Archive for May 2011

The social media landscape in 2011 - infographic

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Social media landscape 2011Working for a social media agency means that I’m often inundated with infographics. Some are insightful, some show great design aesthetics…and some tell me absolutely nothing!

The infographic to the right, by Fred Cavazza, which highlights the social media landscape in 2011, stood out for two reasons (click on the infographic to enlarge it).

Firstly, it has removed Google and Facebook from all categories and placed them as a central focus point. This reflects the continuous evolution of these platforms and their multi-functional capabilities.

Secondly, it’s the first time I’ve seen social gaming highlighted within its own category. Social gaming is becoming an increasingly important area of social engagement, and the current speculations of a Zynga IPO is likely to reinforce this.

One notable exception from this infographic is SCVNGR, which intends to apply a gamified approach to real world activities, and it will be interesting to see where it might be placed in 2012.

Empire Avenue, social capital and the value for brands

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Homepage logo for Empire AvenueRecently quite a few of the FreshNetworks team have started buying and selling each other on the internet.

…It’s not as bad as it sounds!

What’s happened is that Empire Avenue, a gamified approach to measuring social influence, has sparked off some friendly rivalry as we work out just how much social capital we hold.

So how does Empire Avenue work? Basically, it measures your activity on certain social networks, and is not dissimilar from other influencer measuring tools such as Klout and Peer Index.

Where Empire Avenue differs is that your value can effectively be peer-reviewed by others buying and selling shares in your score, giving you an incentive to remain a valuable commodity and remain active on your social networks.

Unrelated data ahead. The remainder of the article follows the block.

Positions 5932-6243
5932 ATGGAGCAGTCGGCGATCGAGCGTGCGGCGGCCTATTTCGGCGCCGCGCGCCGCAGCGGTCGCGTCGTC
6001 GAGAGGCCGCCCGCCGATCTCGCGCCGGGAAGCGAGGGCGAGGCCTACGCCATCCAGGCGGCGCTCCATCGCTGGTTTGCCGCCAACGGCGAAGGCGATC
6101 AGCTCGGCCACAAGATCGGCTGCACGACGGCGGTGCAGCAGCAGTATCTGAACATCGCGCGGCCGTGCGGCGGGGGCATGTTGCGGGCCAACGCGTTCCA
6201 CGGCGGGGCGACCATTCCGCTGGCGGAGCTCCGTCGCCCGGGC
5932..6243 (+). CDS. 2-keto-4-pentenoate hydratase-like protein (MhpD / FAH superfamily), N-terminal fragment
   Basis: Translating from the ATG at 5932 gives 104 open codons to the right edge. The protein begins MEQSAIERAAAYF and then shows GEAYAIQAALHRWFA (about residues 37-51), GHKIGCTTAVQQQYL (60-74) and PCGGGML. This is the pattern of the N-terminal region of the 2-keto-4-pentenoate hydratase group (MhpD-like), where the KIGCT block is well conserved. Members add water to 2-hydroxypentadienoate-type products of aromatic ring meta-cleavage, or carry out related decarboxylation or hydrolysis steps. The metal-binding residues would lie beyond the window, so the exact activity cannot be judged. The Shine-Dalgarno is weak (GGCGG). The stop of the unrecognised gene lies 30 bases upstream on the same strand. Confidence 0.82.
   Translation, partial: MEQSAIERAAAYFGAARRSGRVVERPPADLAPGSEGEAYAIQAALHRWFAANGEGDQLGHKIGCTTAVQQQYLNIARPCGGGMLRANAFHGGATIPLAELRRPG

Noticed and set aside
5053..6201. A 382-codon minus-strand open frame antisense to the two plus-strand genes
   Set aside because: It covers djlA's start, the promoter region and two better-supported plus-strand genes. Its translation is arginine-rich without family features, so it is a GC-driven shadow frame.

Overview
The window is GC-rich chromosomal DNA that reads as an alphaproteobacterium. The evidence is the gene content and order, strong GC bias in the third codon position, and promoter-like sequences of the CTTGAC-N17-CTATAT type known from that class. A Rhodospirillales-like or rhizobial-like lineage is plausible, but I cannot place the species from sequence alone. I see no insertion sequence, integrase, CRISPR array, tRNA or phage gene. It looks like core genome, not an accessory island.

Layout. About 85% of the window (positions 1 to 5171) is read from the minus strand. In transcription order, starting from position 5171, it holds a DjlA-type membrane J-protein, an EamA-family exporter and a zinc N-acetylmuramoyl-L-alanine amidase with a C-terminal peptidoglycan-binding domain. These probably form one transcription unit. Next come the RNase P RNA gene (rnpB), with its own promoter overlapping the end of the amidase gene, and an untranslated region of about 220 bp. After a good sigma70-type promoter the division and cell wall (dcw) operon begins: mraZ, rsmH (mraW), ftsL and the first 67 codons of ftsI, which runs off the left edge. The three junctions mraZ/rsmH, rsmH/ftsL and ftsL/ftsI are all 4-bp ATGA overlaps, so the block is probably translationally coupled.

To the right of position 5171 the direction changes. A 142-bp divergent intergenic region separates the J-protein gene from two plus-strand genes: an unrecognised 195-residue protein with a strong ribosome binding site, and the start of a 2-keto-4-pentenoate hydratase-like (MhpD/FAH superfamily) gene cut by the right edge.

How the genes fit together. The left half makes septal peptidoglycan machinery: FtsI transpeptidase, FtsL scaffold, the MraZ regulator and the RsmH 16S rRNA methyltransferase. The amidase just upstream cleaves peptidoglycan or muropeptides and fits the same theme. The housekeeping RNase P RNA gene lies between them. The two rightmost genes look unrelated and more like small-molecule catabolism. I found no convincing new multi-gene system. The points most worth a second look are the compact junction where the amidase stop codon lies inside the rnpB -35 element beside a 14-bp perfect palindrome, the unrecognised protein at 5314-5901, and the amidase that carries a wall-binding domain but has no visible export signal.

What’s the value for brands?

While it can be a fun (and distracting) way for individual users to interact, the value of Empire Avenue for brands is especially interesting.

Xbox is currently the most valuable branded stock, but other businesses in the top 20 include Nokia, Audi, Toyota and Ford.

The early adoption of automotive brands is interesting, as one of the features of Empire Avenue is the option to buy “luxury items” - like a fancy badge that displays a manifestation of your virtual wealth. At present these are generic items - cars, boats, houses etc. but I expect we’ll soon see branded versions being offered by companies as aspirational items, or even rewards for loyal fans.

Brands will also be able to communicate with their users as the Empire Avenue platform offers real time chat and status updates. It also offers users the chance to  purchase in-game adverts to encourage visits to their profiles and, hopefully, investment in their stock. The relationship works both ways and brands can also invest in their fans, which is certainly a new type of engagement that goes beyond what we have seen before.

If you or your company are already active on social media, now may well be the time to think about “investing” in Empire Avenue.

Why retailer Tesco bought a social media company

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Whilst some big retailers are still sitting on the sidelines considering whether social media has a role in their business, one of our biggest retailers has acquired its own social media company.

Yesterday it was announced that Tesco has bought US word-of-mouth social media company BzzAgent for a reported $60 million.

Bzzagent, a Boston based start up, uses volunteers to sample FMCG products and then encourages them to describe these products through Facebook, Twitter and YouTube. The company has 800,000 volunteers, working across brands like Unilever and L’Oreal, who spend their time describing their product experience online.

By purchasing BzzAgent, Tesco clearly want to better connect social media with product marketing. With access to some on the most comprehensive consumer data collected from their loyalty card holders, the extra content and data gathered from Bzzagent can only serve to enrich this further.